I have a question regarding mediation analysis. Suppose X represents the treatment variable, Y represents the outcome variable, and M represents the mediator. When I run the following regression model:


The coefficient of X is not significant. However, when I add the mediator into the regression model:


The coefficient of X becomes significant. In this situation, what can we conclude? Can we say X has no significant treatment effect on Y? What is the possible reason of this result?

  • $\begingroup$ More information is needed to adequately answer your question. Because you are calling this a mediator, I assume that it is measured post-treatment assignment and it can be influenced by treatment assignment. If these assumptions are correct, then including it in the model biases the treatment effect. See cpb-us-e1.wpmucdn.com/sites.dartmouth.edu/dist/5/2293/files/… for a discussion of this. $\endgroup$
    – dbwilson
    Commented Aug 10, 2021 at 15:46

1 Answer 1


The coefficient on X in Y ~ X is the total effect of X on Y. The coefficient on X in Y ~ M + X is the direct effect of X on Y. The total effect is the sum of the direct and indirect effects, where the indirect effect is the effect of X on Y through M.

In your situation, there is no total effect of X on Y, but there is a direct effect on X on Y. This can occur when there are two opposing causal pathways from X to Y. For example, it has been observed that wearing a helmet does little to prevent injury to cyclists (i.e., the total effect of wearing a helmet on injury is zero). This could be explained by the fact that helmets encourage riskier behavior by cyclists (i.e., because they feel safer), thereby increasing the risk of injury, while the helmets themselves provide safety to the cyclists, decreasing the risk of injury. The indirect effect (the effect through risky behavior) and the direct effect (the effect due to the safety provided by the helmets) are in opposite directions, yielding a total effect of zero, even though there is a nonzero direct effect.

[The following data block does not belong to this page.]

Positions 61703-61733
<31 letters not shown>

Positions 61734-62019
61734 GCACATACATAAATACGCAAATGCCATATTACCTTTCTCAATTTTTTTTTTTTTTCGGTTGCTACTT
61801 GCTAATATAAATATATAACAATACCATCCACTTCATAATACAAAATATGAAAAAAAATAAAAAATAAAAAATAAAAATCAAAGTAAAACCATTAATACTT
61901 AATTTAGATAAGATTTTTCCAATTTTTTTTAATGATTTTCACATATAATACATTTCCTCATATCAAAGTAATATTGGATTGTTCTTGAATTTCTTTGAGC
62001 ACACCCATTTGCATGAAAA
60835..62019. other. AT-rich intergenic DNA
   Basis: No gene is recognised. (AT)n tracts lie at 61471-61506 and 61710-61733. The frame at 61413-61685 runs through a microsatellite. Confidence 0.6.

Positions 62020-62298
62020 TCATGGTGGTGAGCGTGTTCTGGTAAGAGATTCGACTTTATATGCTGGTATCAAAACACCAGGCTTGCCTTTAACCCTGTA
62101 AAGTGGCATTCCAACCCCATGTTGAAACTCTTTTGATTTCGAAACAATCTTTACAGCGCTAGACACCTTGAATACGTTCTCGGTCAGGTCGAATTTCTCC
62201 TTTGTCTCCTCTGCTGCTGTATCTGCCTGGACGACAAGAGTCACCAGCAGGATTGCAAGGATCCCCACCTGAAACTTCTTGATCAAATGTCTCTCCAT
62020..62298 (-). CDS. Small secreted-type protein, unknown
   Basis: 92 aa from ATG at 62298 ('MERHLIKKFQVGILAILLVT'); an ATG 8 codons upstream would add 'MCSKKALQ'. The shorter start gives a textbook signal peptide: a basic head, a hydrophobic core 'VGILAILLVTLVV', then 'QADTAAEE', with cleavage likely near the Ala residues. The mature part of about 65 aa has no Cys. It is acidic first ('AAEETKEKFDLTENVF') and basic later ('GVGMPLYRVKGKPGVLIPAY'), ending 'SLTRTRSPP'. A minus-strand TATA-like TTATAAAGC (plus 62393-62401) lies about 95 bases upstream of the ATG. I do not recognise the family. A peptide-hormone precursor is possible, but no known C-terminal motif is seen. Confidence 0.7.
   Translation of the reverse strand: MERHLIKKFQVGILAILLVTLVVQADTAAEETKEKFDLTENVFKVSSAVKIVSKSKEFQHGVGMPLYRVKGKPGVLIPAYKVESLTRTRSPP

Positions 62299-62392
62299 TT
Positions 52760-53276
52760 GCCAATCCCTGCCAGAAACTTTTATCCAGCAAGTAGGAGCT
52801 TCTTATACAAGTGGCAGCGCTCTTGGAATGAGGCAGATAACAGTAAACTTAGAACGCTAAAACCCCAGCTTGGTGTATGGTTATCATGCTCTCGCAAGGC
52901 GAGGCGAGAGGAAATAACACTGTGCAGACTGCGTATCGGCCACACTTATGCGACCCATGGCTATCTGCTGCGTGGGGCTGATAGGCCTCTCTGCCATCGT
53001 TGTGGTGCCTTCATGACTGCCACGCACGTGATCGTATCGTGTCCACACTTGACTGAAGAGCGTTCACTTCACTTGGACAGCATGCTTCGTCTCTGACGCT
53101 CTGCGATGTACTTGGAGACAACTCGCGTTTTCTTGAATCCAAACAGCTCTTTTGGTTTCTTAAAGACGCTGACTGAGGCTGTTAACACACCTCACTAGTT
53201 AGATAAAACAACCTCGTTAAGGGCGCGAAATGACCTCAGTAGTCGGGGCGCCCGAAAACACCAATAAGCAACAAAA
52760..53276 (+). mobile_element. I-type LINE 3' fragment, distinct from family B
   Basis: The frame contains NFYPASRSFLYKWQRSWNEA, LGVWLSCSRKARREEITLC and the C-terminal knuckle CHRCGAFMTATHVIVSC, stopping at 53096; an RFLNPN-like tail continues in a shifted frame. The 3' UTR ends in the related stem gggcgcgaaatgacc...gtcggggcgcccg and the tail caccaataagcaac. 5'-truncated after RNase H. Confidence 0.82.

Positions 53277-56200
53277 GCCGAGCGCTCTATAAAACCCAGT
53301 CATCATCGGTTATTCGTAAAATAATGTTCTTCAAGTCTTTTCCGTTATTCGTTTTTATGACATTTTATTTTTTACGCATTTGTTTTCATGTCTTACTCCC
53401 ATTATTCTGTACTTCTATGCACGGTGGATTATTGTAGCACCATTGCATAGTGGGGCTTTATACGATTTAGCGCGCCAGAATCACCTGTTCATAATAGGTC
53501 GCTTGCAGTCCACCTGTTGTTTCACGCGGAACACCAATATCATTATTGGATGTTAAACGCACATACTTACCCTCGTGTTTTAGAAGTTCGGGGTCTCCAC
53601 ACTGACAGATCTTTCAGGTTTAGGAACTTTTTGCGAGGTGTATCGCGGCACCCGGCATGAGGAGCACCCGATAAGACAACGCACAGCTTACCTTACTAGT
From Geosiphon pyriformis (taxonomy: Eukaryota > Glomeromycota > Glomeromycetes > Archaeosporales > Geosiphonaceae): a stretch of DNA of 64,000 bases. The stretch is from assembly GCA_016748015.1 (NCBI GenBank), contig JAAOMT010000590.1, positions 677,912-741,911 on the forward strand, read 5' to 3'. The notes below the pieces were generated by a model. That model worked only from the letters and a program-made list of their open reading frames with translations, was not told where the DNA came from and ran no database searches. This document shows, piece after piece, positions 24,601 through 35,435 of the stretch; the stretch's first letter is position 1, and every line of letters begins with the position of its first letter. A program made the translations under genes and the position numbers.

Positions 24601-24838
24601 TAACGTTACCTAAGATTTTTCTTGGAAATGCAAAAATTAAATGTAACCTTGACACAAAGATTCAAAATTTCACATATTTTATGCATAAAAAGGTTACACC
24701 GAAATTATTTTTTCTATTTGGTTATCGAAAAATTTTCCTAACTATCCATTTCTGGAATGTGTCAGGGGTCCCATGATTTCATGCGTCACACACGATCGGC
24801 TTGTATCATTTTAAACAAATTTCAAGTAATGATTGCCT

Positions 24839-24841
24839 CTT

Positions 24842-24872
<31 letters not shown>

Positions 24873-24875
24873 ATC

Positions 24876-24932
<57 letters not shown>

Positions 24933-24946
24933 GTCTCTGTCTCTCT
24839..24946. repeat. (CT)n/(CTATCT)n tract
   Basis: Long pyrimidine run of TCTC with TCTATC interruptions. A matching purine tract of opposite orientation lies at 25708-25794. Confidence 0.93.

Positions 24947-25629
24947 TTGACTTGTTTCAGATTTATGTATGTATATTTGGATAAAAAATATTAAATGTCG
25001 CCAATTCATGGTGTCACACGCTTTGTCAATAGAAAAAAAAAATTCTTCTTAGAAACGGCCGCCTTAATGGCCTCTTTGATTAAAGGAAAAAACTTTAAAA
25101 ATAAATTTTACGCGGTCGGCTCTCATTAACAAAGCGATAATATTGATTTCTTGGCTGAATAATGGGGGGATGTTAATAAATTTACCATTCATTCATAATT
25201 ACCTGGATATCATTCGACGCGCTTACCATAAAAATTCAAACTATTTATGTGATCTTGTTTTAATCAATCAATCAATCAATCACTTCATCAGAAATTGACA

Of course, what you observed has occurred in a sample, and so failing to find a significant effect doesn't mean there is no effect. It just means you might not have the precision to detect it. Direct effects can often be estimated with much more precision that total effects, so it could just be that your estimate of the total effect isn't precise even though a total effect is present.

  • $\begingroup$ Thanks a lot for your answer! Now I can understand the rationale behind this phenomenon. $\endgroup$
    – Hongfei Li
    Commented Aug 12, 2021 at 5:31
  • $\begingroup$ May I ask how to estimate the indirect effect using a regression form? Can I use the coefficient of X in Y~X minus the coefficient of X in Y~M+X to get the point estimation of the indirect effect? How can I get the standard error of it? Thanks! $\endgroup$
    – Hongfei Li
    Commented Aug 12, 2021 at 5:37
  • $\begingroup$ There are a variety of methods, but the most common way is to multiply the coefficient on X in M ~ X by the coefficient on M in Y ~ M + X and bootstrap the standard error. Mediation is an advanced statistical technique, and you should read a modern (NOT Baron & Kenny) resource on how to perform it rather than try based on the method I describe here. $\endgroup$
    – Noah
    Commented Aug 12, 2021 at 14:57
  • $\begingroup$ Thanks for the detailed interpretation! I am trying to study Hayes' book and PROCESS. $\endgroup$
    – Hongfei Li
    Commented Aug 16, 2021 at 9:05

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